Keywords
PIGG, GPI deficiency, Intellectual disability, Exome sequencing
National Category
Medical and Health Sciences
Identifiers
urn:nbn:se:uu:diva-326282 (URN)10.1002/humu.23268 (DOI)000411740400013 ()
Available from: 2017-07-04 Created: 2017-07-04 Last updated: 2018-02-02Bibliographically approved
3. Exome sequencing reveals NAA15 and PUF60 as candidate genes associated with intellectual disability
Open this publication in new window or tab >>Exome sequencing reveals NAA15 and PUF60 as candidate genes associated with intellectual disability
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2018 (English)In: American Journal of Medical Genetics Part B: Neuropsychiatric Genetics, ISSN 1552-4841, E-ISSN 1552-485X, Vol. 177, no 1, p. 10-20Article in journal (Refereed) Published
Abstract [en]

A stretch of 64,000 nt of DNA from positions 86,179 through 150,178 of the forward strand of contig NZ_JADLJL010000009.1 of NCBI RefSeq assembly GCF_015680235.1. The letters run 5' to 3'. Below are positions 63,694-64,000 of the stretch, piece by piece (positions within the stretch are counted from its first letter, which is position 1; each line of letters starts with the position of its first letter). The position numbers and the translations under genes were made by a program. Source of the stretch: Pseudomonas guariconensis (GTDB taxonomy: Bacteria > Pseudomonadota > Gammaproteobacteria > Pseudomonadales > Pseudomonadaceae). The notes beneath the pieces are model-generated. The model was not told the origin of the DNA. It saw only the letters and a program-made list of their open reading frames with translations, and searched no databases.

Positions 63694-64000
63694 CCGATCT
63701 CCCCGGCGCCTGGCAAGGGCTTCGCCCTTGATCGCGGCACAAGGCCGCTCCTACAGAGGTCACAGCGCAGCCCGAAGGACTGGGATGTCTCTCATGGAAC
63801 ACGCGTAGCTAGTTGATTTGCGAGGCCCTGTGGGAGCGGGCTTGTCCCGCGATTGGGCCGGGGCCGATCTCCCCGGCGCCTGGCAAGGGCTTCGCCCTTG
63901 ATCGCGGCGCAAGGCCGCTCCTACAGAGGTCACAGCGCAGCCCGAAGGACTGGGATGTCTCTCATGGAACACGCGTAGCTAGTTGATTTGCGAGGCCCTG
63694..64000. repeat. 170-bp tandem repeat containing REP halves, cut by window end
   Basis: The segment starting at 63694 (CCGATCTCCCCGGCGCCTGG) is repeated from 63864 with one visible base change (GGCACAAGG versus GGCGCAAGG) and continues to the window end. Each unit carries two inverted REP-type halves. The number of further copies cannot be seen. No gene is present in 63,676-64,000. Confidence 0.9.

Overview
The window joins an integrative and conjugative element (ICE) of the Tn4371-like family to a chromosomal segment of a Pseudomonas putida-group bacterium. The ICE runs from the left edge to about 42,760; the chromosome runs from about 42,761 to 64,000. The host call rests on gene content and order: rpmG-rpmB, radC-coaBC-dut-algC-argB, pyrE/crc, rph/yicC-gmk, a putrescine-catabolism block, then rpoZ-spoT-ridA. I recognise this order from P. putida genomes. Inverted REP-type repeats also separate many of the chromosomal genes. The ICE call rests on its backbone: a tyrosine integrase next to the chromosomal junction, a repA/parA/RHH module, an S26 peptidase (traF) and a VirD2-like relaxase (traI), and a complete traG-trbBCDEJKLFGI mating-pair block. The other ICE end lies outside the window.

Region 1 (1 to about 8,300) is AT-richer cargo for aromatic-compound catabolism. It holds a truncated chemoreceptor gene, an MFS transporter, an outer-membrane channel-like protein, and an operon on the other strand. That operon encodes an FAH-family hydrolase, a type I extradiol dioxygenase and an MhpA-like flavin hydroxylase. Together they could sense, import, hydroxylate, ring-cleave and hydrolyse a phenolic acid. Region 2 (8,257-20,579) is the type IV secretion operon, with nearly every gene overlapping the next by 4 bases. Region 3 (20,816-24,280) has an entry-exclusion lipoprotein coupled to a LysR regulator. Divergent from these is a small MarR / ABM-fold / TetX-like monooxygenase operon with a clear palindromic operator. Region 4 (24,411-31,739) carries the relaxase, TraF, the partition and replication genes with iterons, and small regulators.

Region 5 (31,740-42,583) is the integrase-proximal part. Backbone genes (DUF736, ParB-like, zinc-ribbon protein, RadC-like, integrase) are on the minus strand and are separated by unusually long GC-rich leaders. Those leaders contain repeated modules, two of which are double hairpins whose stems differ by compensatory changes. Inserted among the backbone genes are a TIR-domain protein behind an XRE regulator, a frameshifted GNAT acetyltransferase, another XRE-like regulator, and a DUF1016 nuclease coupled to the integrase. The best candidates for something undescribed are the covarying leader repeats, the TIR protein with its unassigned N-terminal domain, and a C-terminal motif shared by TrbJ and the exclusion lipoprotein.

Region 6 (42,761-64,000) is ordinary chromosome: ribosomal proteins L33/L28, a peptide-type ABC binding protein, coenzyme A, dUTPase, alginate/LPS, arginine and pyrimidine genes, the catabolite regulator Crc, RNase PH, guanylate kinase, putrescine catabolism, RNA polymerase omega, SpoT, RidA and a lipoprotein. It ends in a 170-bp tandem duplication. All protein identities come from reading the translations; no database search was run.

Intellectual Disability (ID) is a clinically heterogeneous condition that affects 2-3% of population worldwide. In recent years, exome sequencing has been a successful strategy for studies of genetic causes of ID, providing a growing list of both candidate and validated ID genes. In this study, exome sequencing was performed on 28 ID patients in 27 patient-parent trios with the aim to identify de novo variants (DNVs) in known and novel ID associated genes. We report the identification of 25 DNVs out of which five were classified as pathogenic or likely pathogenic. Among these, a two base pair deletion was identified in the PUF60 gene, which is one of three genes in the critical region of the 8q24.3 microdeletion syndrome (Verheij syndrome). Our result adds to the growing evidence that PUF60 is responsible for the majority of the symptoms reported for carriers of a microdeletion across this region. We also report variants in several genes previously not associated with ID, including a de novo missense variant in NAA15. We highlight NAA15 as a novel candidate ID gene based on the vital role of NAA15 in the generation and differentiation of neurons in neonatal brain, the fact that the gene is highly intolerant to loss of function and coding variation, and previously reported DNVs in neurodevelopmental disorders.